The Lord Simon (Jocelyn Edward Salis, Baron Simon of Glaisdale (1911–2006), politician and judge) is given an extraordinarily thorough biographical exposition by Professor SM Cretney. As the learned professor notes, "Simon was the last exemplar of what had become a tradition of the English legal system: men who successfully practised at the bar, became MPs, held ministerial office, and were then appointed to the highest judicial office." Lord Simon of Glaisdale was on the panel in National Westminster Bank Ltd v Halesowen Presswork and Assemblies Ltd  A.C. 785;  2 W.L.R. 455;  1 All E.R. 641, where it was held that, "The rule that in bankruptcy mutual dealings must be set off cannot be contracted out of." He also sat on the (majority) panel in British Eagle International Airlines Ltd v Compagnie Nationale Air France  1 W.L.R. 758;  2 All E.R. 390;  2 Lloyd's Rep. 43, where it was held that, "There can be no contracting out of the provisions of the Companies Act 1948 s.302 that the property of a company on its winding up be distributed among its creditors and members according to their rights and interests in the company."
The Lord Rawlinson QC (Rawlinson, Peter Anthony Grayson, Baron Rawlinson of Ewell (1919–2006), barrister and politician) now also features in the updated ODNB. His role in the Poulson bankruptcy has been discussed elsewhere. Lord Howe QC (formerly Sir Geoffrey, the Foreign Secretary, Chancellor of the Exchequer and now the ODNB entry author on Rawlinson) fails to mention Rawlinson's involvement in the Poulson case, although he mentions Profumo. Poulson is also mentioned in Rawlinson's A Price to High which seems to be Howe's main source. Howe also fails to mention Rawlinson's tenure as Recorder of Kingston-upon-Thames. Few primary sources appear to have been consulted. The LSE Legal Biography Project have nothing to fear from this inaccurate quarter perhaps. Howe's treatment is rather superficial when you compare it with the scholastic thoroughness of Professor Cretney's exposition of Lord Simon's life or the lucidity of Sir Peter Gibson's treatment of Sir Robert Megarry's long and incredibly fruitful life.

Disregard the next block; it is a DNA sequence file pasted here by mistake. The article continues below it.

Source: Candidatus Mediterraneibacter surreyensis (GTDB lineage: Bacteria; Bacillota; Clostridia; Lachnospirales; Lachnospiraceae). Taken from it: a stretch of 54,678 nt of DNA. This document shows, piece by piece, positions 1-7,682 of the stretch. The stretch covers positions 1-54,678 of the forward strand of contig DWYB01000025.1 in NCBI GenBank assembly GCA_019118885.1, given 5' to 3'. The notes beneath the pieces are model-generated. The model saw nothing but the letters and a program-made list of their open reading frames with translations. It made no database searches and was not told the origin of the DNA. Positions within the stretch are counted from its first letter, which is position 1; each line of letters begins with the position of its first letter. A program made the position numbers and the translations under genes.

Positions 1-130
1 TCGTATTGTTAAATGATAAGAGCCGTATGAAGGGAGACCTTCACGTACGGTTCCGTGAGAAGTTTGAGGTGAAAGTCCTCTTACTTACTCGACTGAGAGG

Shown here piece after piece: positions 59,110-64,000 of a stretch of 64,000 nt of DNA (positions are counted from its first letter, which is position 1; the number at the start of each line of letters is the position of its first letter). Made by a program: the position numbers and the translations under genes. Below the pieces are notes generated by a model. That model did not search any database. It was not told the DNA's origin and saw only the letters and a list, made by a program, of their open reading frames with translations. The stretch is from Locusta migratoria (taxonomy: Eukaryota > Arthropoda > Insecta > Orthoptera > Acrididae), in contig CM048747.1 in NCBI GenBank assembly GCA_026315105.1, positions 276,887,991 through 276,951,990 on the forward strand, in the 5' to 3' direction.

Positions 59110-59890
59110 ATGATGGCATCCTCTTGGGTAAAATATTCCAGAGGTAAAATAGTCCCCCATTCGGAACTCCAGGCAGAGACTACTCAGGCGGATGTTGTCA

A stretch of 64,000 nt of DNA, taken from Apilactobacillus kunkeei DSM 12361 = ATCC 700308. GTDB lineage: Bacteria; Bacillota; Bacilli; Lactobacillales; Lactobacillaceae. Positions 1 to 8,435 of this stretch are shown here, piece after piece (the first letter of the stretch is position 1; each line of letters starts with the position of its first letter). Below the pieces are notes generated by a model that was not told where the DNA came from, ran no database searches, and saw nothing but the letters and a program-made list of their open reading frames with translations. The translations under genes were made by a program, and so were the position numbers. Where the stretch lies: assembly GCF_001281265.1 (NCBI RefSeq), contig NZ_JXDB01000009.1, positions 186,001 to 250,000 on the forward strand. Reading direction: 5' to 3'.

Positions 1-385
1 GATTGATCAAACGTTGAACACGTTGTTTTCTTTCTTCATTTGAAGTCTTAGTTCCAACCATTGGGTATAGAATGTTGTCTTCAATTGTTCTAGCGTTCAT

In the legal practice sphere the Lord Mishcon QC (Victor, Baron Mishcon (1915–2006), solicitor and politician) now also has an entry. He once remarked, "Insolvency is not a very thrilling or amusing subject." (Hansard, 15 January 1985). This may have been informed by his early practice, which his biographer (Sir Ross Cranston) notes included, "a mixed practice, some commercial work, with company formation and liquidation, property, estates, and litigation..." Professor David Graham QC has very fond memories of the Lord Mishcon both for his contribution in the House of Lords to the insolvency debates of 1985, as well as for his work in the Jewish community.
In terms of legal history and insolvency scholarship it is also interesting to note that Professor Kurt Lipstein QC (1909–2006), the world renowned jurist, now also has an entry in the ODNB. He wrote on insolvency issues, particularly from a comparative perspective. See for example: Lipstein, K. 1990. Chapter 14. Early treaties for the recognition and enforcement of foreign bankruptcies. In: Fletcher I. F. (ed) Cross Border Insolvency – Comparative Dimensions? Comparative Law 1990, Vol. 12; 223-236. In reviewing Professor Lipstein's contribution Professor Sir Roy Goode QC observed (CLJ, January 2003, at page 205):
"The concluding part of the publication examnines ways in which the regulation of cross-border insolvency might be improved and made more effective. This part opens with a fascinating decription by Professor Kurt Lipstein of mutual recognition and enforcement treatise from 1715, beginning with the Treaty of Alliance between France and the Catholic Swiss Cantons and Valais. This paper shows the vigour of bilateral treatises relating to bankruptcy proceddings compared with the fraility of efforts to conclude operative multilateral conventions..."
This survey by Professor Lipstein can usefully be read in conjunction with the work of Dr Kurt Nadelman on cross-border insolvency. See also Professor Lipstein's:
Professor Lipstein also taught someone who has written extensively on our subject, namely, Professor Ian F. Fletcher.